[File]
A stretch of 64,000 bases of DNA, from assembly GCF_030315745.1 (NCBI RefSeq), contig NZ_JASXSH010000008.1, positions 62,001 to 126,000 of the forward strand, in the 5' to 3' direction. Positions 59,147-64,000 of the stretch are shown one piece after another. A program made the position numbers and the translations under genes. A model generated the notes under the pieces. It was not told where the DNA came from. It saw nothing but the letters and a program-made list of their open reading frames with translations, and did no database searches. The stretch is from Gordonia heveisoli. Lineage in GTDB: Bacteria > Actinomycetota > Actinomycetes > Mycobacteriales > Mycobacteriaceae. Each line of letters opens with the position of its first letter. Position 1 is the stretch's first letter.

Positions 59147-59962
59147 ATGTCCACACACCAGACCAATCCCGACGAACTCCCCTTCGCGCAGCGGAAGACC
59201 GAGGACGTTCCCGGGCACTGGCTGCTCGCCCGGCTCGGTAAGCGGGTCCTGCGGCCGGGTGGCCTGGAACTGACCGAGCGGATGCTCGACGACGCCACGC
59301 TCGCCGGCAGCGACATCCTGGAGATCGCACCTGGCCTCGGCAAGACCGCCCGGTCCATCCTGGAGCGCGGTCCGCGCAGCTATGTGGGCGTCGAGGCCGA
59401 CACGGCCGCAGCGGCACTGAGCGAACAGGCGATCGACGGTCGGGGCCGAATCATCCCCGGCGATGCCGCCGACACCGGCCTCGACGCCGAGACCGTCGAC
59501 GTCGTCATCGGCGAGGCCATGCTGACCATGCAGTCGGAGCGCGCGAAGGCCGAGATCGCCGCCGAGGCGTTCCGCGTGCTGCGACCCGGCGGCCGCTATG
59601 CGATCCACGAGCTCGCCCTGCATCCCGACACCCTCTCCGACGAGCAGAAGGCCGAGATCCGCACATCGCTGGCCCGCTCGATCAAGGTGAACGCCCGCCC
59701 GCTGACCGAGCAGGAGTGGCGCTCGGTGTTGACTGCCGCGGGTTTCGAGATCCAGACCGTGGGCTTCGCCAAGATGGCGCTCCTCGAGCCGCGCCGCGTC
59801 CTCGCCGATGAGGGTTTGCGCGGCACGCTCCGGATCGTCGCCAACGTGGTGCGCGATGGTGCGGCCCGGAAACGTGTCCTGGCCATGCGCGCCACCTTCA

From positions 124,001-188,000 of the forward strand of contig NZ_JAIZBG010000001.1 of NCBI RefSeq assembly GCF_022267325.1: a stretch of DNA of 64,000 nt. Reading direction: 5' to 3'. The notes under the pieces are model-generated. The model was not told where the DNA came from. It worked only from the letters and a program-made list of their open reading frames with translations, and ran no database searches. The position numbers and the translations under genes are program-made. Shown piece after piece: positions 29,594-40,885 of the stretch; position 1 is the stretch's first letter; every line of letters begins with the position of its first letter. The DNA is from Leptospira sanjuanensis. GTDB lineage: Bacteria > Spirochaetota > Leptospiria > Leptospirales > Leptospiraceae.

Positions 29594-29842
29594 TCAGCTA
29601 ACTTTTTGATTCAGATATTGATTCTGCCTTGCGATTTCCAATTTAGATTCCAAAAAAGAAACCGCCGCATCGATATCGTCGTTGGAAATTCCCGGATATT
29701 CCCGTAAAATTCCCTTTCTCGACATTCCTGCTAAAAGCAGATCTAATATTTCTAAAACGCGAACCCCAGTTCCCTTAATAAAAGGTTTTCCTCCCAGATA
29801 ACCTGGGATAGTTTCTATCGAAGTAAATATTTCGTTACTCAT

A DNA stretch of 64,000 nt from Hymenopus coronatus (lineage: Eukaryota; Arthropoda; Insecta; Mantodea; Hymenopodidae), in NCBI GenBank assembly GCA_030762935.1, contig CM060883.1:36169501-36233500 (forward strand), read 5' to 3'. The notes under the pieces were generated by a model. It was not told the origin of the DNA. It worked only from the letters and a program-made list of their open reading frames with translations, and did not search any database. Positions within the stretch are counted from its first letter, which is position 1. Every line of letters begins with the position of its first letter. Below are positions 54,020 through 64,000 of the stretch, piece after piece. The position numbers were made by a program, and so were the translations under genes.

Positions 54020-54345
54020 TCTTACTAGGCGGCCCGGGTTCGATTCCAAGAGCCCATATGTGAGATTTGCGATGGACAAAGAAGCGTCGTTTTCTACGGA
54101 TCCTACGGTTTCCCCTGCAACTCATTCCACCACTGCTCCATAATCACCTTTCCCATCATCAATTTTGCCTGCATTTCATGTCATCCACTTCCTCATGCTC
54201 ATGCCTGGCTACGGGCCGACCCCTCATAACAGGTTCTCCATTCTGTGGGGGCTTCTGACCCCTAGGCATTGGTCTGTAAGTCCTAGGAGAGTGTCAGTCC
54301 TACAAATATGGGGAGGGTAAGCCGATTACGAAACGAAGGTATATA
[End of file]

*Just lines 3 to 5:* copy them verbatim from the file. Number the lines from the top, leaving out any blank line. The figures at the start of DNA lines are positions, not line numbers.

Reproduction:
59147 ATGTCCACACACCAGACCAATCCCGACGAACTCCCCTTCGCGCAGCGGAAGACC
59201 GAGGACGTTCCCGGGCACTGGCTGCTCGCCCGGCTCGGTAAGCGGGTCCTGCGGCCGGGTGGCCTGGAACTGACCGAGCGGATGCTCGACGACGCCACGC
59301 TCGCCGGCAGCGACATCCTGGAGATCGCACCTGGCCTCGGCAAGACCGCCCGGTCCATCCTGGAGCGCGGTCCGCGCAGCTATGTGGGCGTCGAGGCCGA